Oh sorry, I did not clearly look at your numbers. I see you are using thresholdHR to determine zone 2, not max HR, so that is fine it might even be better.
Yeah it was threshold HR for most of the calculations in my first post. Interestingly Maffetone puts me at 136 for Z2 upper limit. I am trying my best to use that a my guidance
Yes I would compare on a ramp going between 130 and 155 and see where you notice a small change in breathing while talking, and round down a bit.
I just lowered that bottom number to 130 for the test.
The Maffetone calculation method. After that the breathing validation. That brough me to 128. So I put the HR target at 120 (usually). This means it sometimes jumps to 123-124, which is not a problem. I now started putting it at 110, just playing around a bit. It’s all not very scientific, but I’m not training to beat Pogacar Part of it is fun to see what happens over a 4 weeks period. If I would want a more accurate number, I would need to go to a lab to do lactate tests. Which I can’t be bothered with to be honest.
Last winter I did almost exclusively Zone2. Not yet using HR, since Trainerday didn’t have that functionality yet. I managed to do the Gran Fondo of the Col de la Loze this summer while “enjoying” the experience. Which is good enough for me. This winter I’m making a change. I’m pretty much riding 6 days out of 7. 4 days Zone2, 2 days some sort of SST or HIIT (or an ad hoc combination). Started doing that beginning of October when the weather turned bad. It’s a game changer. Looking forward to the summer for a lot of reasons now
I would recommend starting with the basic Maffetone calculation and use that as a HR cap. Set your target about 5 bpm lower and allow +/- 5bpm as a zone.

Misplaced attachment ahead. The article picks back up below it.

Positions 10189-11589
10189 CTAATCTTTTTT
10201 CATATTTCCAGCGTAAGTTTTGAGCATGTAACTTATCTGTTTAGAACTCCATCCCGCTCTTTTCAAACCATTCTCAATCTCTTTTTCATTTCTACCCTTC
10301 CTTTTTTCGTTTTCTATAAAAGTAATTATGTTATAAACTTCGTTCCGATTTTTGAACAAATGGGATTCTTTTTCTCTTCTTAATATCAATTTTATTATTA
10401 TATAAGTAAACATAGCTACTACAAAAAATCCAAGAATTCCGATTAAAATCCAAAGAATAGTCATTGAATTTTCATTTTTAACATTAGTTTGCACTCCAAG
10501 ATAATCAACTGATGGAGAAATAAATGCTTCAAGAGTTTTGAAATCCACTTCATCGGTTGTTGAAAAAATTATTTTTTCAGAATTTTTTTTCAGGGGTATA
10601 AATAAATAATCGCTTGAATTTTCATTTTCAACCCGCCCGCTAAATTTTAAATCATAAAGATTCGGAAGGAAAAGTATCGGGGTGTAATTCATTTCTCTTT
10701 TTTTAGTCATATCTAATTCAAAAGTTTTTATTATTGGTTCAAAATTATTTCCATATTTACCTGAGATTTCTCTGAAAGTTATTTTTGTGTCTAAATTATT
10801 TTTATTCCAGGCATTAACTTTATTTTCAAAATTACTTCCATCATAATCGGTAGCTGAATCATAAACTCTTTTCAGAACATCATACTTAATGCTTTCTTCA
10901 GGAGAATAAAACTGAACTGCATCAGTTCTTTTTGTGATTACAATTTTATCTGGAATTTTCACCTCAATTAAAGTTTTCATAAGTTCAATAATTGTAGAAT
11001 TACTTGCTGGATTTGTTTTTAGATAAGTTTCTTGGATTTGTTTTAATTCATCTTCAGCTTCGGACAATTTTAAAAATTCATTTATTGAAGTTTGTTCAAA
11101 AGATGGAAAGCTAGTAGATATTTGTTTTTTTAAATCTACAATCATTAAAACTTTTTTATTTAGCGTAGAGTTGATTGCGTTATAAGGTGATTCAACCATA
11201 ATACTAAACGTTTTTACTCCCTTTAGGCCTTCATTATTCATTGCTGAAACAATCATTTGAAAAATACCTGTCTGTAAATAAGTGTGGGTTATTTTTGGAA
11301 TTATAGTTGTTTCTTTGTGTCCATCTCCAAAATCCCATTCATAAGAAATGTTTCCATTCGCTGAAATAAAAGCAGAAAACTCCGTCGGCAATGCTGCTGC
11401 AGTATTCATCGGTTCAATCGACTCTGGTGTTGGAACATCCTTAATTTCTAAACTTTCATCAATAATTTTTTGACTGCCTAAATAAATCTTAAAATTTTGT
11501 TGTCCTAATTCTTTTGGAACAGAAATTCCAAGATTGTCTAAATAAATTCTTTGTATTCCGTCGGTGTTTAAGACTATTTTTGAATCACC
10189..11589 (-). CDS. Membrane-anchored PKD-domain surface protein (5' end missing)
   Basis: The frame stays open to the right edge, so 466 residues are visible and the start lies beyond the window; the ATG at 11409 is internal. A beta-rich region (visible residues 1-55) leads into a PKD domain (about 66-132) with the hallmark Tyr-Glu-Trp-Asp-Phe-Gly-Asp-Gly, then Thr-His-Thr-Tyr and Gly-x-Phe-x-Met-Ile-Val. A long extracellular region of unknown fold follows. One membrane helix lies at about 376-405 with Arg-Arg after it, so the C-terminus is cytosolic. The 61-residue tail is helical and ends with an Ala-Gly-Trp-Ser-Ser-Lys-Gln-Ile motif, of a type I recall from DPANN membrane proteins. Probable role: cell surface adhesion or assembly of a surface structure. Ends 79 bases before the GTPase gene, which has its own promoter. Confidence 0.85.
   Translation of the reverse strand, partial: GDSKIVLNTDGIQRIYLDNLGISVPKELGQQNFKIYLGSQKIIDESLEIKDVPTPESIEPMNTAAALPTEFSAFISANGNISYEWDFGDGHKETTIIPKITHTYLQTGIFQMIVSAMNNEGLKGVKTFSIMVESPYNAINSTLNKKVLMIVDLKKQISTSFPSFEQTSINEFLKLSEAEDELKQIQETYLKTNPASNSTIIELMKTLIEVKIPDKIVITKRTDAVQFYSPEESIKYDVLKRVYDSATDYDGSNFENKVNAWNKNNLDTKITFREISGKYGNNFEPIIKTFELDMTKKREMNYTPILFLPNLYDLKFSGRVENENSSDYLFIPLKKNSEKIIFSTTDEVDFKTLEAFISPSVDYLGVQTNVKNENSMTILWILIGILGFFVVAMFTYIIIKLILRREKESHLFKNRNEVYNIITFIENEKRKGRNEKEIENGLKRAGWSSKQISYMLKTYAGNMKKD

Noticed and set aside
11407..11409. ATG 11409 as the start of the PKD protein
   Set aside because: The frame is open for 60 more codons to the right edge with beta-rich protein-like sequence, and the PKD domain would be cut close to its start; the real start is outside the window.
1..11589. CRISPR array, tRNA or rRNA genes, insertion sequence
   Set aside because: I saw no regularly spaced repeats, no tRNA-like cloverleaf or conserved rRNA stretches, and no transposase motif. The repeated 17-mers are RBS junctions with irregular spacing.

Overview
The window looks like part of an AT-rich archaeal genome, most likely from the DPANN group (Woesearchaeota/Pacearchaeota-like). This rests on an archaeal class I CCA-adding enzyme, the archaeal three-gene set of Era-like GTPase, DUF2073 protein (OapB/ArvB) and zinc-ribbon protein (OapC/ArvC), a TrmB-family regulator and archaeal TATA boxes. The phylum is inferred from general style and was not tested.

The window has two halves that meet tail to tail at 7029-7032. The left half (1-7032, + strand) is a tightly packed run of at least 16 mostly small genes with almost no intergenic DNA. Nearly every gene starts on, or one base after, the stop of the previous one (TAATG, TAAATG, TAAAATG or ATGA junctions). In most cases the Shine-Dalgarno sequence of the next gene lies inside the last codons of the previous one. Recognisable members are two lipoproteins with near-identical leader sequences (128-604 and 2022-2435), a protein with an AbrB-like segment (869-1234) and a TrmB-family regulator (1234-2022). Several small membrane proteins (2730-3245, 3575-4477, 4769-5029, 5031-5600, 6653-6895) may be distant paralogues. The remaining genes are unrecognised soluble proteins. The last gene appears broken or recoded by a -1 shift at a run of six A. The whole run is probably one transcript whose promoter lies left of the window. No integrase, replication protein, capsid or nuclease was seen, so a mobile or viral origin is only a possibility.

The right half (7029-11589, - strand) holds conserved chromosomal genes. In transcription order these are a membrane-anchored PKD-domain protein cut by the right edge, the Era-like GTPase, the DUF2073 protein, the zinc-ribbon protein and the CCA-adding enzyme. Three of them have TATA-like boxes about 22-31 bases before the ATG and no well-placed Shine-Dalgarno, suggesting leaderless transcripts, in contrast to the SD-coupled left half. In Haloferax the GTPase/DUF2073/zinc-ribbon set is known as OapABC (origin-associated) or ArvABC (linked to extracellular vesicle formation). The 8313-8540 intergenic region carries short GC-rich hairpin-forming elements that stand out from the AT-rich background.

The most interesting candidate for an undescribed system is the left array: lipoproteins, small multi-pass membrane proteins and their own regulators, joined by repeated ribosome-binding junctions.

While becoming more experienced at training in this zone, pay attention to your breathing. If the target is correct you will start to notice, after several weeks, that you can distinct two breathing patterns within that zone. In the lower region, you will feel very comfortable and breathing will be 95% steady. In the higher region you will notice some small irregularities in your breathing pattern. Every now and then, a deeper breath, especially when breathing out. That’s the point where you need to blow off some more CO2. It’s really subtle and you will not notice if you don’t pay attention. But if you do pay attention, you will be able to guess your HR, without looking at your device, within 1 or 2 bpm. It takes some time but being able to workout almost purely based on ‘feel’ makes it even more enjoyable. You get the feeling that YOU are in control of your work and not your device. The feeling of freedom and not needing to do what anyone or anything is telling you to do is, at least for me, even more relaxing.
Which one do you take as your 'target" ? The “easy breathing” one or the “irregular” one? That was exactly my initial point : when I put my target at 110, I’m in the easy, enjoyable zone. When It put it at 120, it’s EXACTLY like you describe. I’m curious for your opinion !
Zone2 training is exactly what it says, it’s a zone.
I do have my HR limits on my device set at 180 - age - 10 to 180 - age. The breathing pattern is sort of a double check. When breathing becomes ‘irregular’ I back off a bit on longer Z2 workouts. On shorter onces I may allow more time at that ‘higher’ limit. But it is important to work the whole zone. That will make you more efficient over the entire zone. It may sound somewhat surprising but even heartrates around 100 can be very effective, if they are long enough. It’s a saying for marathoners and ultra athletes: as soon as your HR reaches 3 digits, you are training long event endurance…
If you see, after several months, that the breathing pattern shifts to slightly higher HR, it means that you have improved your AeT point and you can shift your zone a bit up. That’s basically what the +5 in MAF definition means. Several years of consistent training without negative effects. But I’m pretty sure that a lot of people ‘abuse’ that +5 and then claim that the system isn’t working. It’s all about our ego’s
I do have the experience that my MAF HR is slightly higher in cycling compared to running. But I have almost 20 years cycling experience and only about 3 years of running.